COMPARATIVE STUDY
JOURNAL ARTICLE

Prevalence of exposure to potentially traumatic events and PTSD. The Zurich Cohort Study

Urs Hepp, Alex Gamma, Gabriela Milos, Dominique Eich, Vladeta Ajdacic-Gross, Wulf Rössler, Jules Angst, Ulrich Schnyder
European Archives of Psychiatry and Clinical Neuroscience 2006, 256 (3): 151-8
16267635

OBJECTIVE: The aim of this study was to estimate the prevalence rate of exposure to potentially traumatic events (PTE) and posttraumatic stress disorder (PTSD) in a representative sample of the general population.

METHOD: A representative community-based cohort from the canton of Zurich, Switzerland was interviewed in 1993 and 1999 at the age of 34/35 and 40/41 years, respectively, by means of a semi-structured diagnostic interview.

RESULTS: The weighted lifetime prevalence of PTE in 1999 was 28%. Of the persons who reported exposure to PTE (criterion A), none met all the remaining criteria for PTSD according to the DSM-IV. Eleven persons (2 males and 9 females) met the criteria for subthreshold PTSD. This corresponds to a weighted 12-month prevalence for subthreshold PTSD of 1.30% (0.26 % for males; 2.21 % for females). In 1993, no participant met all criteria for PTSD according to the DSMIII- R. The weighted 12-month prevalence for subthreshold PTSD was 1.90 % (2.9 % for males; 0.9 % for females).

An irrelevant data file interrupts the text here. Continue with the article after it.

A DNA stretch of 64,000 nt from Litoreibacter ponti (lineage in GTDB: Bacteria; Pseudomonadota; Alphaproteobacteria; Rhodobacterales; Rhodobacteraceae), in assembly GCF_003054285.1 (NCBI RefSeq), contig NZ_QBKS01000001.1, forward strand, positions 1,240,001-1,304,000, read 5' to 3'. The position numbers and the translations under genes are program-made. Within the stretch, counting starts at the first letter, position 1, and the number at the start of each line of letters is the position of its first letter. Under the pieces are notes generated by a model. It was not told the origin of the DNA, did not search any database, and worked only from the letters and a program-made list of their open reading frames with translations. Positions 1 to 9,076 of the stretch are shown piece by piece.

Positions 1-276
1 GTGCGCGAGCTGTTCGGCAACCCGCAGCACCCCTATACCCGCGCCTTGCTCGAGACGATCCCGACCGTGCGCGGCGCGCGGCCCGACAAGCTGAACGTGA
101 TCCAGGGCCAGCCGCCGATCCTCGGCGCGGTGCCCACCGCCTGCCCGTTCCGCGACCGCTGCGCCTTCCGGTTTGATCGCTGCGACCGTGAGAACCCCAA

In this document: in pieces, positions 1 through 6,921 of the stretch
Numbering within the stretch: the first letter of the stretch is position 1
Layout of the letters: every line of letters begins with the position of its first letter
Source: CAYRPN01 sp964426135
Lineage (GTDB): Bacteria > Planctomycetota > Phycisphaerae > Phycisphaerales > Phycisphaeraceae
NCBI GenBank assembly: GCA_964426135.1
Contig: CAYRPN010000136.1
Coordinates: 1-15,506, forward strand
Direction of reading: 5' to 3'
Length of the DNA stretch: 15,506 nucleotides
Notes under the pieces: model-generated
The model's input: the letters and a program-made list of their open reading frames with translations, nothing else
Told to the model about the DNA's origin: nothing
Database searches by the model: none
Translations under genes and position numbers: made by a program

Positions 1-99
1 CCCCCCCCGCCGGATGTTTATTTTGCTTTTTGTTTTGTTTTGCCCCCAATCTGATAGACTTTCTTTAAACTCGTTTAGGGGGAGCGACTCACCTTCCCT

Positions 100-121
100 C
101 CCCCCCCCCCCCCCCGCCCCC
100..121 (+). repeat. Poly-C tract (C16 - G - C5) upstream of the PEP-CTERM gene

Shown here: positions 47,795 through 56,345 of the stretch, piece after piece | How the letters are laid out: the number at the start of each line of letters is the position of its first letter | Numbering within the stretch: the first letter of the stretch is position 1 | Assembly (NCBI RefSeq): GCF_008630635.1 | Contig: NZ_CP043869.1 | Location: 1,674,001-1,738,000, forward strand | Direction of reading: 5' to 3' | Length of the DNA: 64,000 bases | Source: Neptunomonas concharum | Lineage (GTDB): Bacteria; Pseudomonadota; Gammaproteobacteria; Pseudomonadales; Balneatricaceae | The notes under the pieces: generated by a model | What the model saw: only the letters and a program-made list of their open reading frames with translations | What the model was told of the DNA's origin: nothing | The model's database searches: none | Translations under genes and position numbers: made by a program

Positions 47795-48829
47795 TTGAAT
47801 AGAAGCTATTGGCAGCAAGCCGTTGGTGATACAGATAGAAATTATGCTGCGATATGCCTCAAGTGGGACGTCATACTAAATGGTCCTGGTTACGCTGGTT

CONCLUSION: The prevalence of exposure to PTE in Switzerland was relatively low. No single case of full PTSD was found in the sample, and even for subthreshold PTSD the prevalence was very low. The relatively stable socio-economic and political climate in Switzerland may contribute to a sense of safeness, which may protect Swiss citizens to some extent from developing PTSD in the aftermath of traumatic experiences.

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